Mitral Regurgitation (MR)

Roughly 1 in 10 dogs will develop some sort of heart disease. Mitral regurgitation (MR) is a heart disease caused by a degenerative process that occurs in most dogs as they age. This process causes the mitral valve (found between the upper and lower left chambers of the heart) to leak.

 

Signs and Symptoms

In dogs with MR, the leak in the valve can progressively worsen so that the left ventricle is pumping a significant amount of blood backwards through the leaky valve; this causes the first sign of the disease, a heart murmur. Since the heart also has to pump a normal amount of blood forwards, the left ventricle slowly enlarges. Also, the left atrium enlarges to accommodate the backflow through the mitral valve.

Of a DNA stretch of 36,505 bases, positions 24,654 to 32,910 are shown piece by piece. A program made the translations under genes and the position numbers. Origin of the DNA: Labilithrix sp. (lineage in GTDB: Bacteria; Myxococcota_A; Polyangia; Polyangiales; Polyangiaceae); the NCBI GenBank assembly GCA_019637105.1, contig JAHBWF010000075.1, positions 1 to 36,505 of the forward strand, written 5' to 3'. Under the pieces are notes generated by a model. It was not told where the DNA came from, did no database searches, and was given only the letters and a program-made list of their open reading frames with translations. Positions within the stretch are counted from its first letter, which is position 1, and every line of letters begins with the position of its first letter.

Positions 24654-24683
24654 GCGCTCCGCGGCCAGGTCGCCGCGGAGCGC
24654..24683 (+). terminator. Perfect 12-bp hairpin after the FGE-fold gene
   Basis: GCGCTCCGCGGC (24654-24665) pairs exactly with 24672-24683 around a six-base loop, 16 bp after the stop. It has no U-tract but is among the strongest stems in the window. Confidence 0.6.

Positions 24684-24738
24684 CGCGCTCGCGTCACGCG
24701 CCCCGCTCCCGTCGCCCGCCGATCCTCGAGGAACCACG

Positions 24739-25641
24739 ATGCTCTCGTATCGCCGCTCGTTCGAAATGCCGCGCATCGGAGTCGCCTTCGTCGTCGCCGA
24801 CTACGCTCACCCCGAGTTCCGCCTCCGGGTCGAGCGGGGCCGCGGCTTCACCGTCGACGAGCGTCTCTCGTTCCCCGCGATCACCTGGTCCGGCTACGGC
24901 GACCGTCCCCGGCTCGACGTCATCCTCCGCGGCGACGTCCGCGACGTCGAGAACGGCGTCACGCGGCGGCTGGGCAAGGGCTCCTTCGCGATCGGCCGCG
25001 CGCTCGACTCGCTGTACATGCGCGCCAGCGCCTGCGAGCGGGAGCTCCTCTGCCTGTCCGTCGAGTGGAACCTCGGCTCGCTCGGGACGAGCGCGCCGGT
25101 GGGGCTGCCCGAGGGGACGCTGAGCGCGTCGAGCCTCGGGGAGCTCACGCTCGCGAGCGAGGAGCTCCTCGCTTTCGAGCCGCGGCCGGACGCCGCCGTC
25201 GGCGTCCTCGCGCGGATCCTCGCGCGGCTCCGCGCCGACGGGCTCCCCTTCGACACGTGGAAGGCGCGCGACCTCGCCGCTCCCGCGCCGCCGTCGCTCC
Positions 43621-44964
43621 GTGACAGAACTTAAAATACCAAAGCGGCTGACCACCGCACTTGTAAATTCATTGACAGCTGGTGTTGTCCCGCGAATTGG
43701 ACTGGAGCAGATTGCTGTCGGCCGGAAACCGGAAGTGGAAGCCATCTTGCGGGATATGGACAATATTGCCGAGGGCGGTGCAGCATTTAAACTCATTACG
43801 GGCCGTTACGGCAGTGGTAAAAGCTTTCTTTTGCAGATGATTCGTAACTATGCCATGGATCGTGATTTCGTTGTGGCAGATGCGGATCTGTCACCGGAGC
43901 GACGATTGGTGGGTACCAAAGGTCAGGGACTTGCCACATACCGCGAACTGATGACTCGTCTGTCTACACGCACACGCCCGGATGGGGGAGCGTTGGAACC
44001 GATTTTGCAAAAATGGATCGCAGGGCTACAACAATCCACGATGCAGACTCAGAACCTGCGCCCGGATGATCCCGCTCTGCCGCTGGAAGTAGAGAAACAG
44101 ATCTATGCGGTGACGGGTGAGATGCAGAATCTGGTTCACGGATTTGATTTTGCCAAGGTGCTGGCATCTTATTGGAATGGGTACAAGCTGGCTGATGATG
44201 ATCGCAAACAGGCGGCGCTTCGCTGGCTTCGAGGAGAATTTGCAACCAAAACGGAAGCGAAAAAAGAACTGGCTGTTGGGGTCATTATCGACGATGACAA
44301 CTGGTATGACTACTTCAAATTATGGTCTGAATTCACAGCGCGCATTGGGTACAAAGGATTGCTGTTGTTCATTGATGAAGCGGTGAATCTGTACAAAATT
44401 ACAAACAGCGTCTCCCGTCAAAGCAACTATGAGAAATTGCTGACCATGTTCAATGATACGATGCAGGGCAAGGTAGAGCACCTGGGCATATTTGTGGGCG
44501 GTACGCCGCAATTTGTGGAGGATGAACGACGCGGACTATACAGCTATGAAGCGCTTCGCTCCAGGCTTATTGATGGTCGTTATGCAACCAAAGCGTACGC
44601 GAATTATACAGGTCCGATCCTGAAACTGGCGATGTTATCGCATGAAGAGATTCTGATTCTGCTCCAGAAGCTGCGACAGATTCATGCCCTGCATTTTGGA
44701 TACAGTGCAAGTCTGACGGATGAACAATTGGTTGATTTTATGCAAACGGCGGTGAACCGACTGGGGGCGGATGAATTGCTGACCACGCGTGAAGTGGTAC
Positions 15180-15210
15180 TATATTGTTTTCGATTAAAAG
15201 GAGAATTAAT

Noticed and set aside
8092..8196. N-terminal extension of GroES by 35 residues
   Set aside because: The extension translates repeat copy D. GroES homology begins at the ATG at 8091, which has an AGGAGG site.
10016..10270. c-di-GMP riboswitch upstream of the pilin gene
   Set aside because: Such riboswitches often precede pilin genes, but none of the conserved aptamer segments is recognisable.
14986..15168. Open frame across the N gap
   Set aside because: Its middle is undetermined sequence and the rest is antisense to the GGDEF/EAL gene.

As the pressure in this chamber increases, it is transmitted back to the blood vessels in the lungs and, if the pressure is high enough, fluid can exude (leak slowly) into the alveoli (air sacs) in the lungs. This is called pulmonary edema or congestive heart failure. In many dogs this causes a cough. However, some dogs don’t cough when this occurs. Instead, they breathe faster (more than 40 breaths per minute) or with too much effort. Clinical signs of heart failure include: gagging, hacking cough, and lack of stamina.

Whenever your pet is showing signs of a health issue your first step is to contact your primary care veterinarian. If it is indicated that your pet may suffer from mitral regurgitation (MR) or another serious condition, a veterinary specialist is available at an ExpertVet certified hospital.